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Alejandro R. v. Saul

United States District Court, C.D. California, Western Division

September 11, 2019

ALEJANDRO R., Plaintiff,
v.
ANDREW M. SAUL, Commissioner of Social Security, Defendant.

          MEMORANDUM OPINION AND ORDER

          DOUGLAS F. MCCORMICK UNITED STATES MAGISTRATE JUDGE.

         Alejandro R. (“Plaintiff) appeals from the Social Security Commissioner's final decision denying his application for Disability Insurance Benefits (“DIB”).[1] The Commissioner's decision is affirmed and this case is dismissed with prejudice.

         I. BACKGROUND

         On November 25, 2013, Plaintiff applied for DIB, alleging disability beginning February 8, 2013. See Administrative Record (“AR”) 180-82. After being denied initially and on reconsideration, Plaintiff requested a hearing before an Administrative Law Judge (“ALJ”). See AR 25. Plaintiff appeared and testified at a hearing held on May 17, 2016. See AR 43-79. On August 19, 2016, the ALJ issued a written decision finding Plaintiff ineligible for disability benefits. See AR 19-42.

         The ALJ found that Plaintiff had the severe impairments of paroxysmal atrial fibrillation with pacemaker implantation; cervical facet syndrome with multi-level protrusions and annular tear; lumbar spondylosis with multi-level protrusions, radiculitis and facet syndrome; hypertension; obesity; major depressive disorder; general anxiety disorder; agoraphobia with panic disorder; and adjustment disorder. See AR 27. The ALJ found that Plaintiff retained the residual functional capacity (“RFC”) to perform light work with the following restrictions:

He can occasionally climb ramps and stairs, but never climb ladders, ropes, and scaffolds. He can occasionally balance, stoop, kneel, crouch, and crawl. He should avoid working around unprotected heavy machinery or unprotected heights. He can understand, remember, and carry out simple job instructions. He can maintain attention and concentration to perform simple, routine, and repetitive tasks. He can have occasional interaction with coworkers and supervisors, and no direct interaction with the general public. He can work in an environment with occasional changes to the work setting and occasional work-related decision making.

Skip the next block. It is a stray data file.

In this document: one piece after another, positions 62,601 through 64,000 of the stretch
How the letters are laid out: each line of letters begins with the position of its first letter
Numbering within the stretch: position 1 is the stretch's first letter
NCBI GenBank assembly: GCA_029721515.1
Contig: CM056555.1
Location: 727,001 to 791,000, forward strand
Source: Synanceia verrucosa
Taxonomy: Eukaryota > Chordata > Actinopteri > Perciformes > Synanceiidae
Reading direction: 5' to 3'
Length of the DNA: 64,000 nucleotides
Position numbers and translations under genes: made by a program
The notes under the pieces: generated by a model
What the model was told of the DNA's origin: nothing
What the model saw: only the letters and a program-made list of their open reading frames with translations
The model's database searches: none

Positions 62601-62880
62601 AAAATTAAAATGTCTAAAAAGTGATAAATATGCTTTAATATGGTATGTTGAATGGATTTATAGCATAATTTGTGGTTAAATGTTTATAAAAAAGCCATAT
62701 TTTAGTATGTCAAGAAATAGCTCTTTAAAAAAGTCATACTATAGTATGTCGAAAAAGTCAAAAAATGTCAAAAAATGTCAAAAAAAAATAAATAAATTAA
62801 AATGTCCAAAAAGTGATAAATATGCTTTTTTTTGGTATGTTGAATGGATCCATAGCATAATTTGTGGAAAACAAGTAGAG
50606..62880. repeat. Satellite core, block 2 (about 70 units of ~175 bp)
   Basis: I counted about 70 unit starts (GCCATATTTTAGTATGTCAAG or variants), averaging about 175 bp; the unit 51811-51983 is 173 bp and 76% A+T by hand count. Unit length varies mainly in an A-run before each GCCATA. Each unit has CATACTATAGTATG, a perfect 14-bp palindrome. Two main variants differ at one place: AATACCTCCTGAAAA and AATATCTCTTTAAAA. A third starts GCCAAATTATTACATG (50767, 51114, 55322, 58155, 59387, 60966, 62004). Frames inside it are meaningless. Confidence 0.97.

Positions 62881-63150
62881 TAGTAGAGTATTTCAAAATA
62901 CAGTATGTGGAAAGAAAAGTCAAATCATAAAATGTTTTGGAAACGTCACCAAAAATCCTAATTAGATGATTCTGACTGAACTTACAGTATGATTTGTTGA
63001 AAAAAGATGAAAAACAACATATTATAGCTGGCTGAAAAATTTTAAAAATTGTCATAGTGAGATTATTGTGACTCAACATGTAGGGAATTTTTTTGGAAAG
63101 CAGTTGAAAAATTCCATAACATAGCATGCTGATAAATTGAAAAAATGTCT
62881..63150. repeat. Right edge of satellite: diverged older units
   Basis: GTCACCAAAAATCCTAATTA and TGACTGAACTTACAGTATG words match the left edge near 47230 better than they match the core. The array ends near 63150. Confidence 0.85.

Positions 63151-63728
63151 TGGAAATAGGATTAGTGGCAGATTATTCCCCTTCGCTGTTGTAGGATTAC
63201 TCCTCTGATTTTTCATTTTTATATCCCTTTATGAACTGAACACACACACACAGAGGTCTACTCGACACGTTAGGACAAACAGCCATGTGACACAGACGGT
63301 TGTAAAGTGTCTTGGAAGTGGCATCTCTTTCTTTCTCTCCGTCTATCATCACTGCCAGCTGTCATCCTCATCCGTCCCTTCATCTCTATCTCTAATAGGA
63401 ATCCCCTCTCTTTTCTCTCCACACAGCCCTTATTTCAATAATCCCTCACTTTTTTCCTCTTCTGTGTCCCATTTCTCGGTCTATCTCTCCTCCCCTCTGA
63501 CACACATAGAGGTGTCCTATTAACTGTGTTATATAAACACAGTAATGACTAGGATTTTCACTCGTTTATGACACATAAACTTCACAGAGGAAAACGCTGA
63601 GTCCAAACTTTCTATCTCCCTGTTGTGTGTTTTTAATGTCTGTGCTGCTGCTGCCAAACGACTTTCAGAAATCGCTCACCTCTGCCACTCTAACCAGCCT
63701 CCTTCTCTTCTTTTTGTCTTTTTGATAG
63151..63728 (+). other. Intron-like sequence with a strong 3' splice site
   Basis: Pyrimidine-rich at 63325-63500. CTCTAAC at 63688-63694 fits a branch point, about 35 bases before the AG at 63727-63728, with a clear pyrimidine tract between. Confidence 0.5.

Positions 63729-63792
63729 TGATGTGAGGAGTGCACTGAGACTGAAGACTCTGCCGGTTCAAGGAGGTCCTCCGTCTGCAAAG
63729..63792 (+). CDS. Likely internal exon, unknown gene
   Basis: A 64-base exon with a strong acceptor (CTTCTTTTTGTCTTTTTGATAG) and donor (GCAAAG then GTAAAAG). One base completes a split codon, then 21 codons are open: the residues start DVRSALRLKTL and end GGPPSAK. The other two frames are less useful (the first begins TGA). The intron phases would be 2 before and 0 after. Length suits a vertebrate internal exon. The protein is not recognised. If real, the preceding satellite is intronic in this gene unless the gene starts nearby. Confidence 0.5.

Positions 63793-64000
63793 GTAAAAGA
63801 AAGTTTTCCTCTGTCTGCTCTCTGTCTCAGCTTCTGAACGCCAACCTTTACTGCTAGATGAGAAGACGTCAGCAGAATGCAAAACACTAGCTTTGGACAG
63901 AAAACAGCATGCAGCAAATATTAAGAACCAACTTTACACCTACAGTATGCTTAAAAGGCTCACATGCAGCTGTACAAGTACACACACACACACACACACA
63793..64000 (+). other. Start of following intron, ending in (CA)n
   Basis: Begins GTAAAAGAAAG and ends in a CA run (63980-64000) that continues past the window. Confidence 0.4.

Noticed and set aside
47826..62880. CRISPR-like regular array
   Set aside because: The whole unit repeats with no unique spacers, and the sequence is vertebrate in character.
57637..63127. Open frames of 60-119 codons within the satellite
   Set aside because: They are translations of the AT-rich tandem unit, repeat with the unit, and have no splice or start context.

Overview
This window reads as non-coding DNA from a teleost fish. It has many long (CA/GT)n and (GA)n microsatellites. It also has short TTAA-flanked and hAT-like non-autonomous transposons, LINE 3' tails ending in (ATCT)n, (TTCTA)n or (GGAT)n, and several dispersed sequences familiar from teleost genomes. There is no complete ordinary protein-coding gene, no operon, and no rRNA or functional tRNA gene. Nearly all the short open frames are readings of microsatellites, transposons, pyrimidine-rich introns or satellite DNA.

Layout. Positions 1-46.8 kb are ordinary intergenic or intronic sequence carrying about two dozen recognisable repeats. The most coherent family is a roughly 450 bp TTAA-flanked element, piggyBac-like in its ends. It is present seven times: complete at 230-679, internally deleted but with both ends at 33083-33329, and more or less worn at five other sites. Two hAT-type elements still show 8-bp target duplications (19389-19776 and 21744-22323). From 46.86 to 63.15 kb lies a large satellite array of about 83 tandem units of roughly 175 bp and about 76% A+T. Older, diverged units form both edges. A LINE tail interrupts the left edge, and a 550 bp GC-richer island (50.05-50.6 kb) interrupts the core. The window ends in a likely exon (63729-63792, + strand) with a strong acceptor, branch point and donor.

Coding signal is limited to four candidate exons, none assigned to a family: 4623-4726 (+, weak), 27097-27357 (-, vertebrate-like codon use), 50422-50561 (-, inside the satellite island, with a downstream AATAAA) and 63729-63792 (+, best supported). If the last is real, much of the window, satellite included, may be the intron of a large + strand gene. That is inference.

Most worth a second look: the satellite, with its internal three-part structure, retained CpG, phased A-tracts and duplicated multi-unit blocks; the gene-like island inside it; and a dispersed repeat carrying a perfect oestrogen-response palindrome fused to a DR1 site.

AR 30. The ALJ determined that Plaintiff could perform several jobs at the light, unskilled level: garment sorter, assembler, and electronics worker. See AR 36. Consequently, the ALJ concluded that Plaintiff was not disabled under the Social Security Act. See AR 37.

         The Appeals Council denied review of the ALJ's decision, which became the final decision of the Commissioner. See AR 1-8. This action followed. See Dkt. 1.

         II. DISCUSSION

         Plaintiff argues that the ALJ: (1) improperly discounted or disregarded evidence of Plaintiffs spinal, cardiac, and mental impairments, (2) improperly discounted his subjective symptom testimony, and (3) failed to credit testimony from Plaintiffs wife. See Dkt. 24, Joint Stipulation (“ JS”).

         A. Evidence of Plaintiffs Impairments

         1. Spinal Impairment

         The ALJ gave “little weight” to the opinions of Plaintiff s treating physicians, Dr. David Shawa and Dr. Adam Wietzman. See AR 33-34. The ALJ reasoned that their assessments were not consistent with their own treatment notes. See AR 33. The ALJ also noted that their assessments were made in the workers' compensation context and thus may not be impartial, and also consisted of opinions about whether Plaintiff was disabled, a matter reserved for the Commissioner. See AR 34.

         Where, as here, a treating physician's opinion is contradicted by another doctor, an ALJ may reject it for “specific and legitimate reasons that are supported by substantial evidence in the record.” Carmickle v. Comm'r, SSA, 533 F.3d 1155, 1164 (9th Cir. 2008). An ALJ “need not accept the opinion of any physician, including a treating physician, if that opinion is brief, conclusory, and ...


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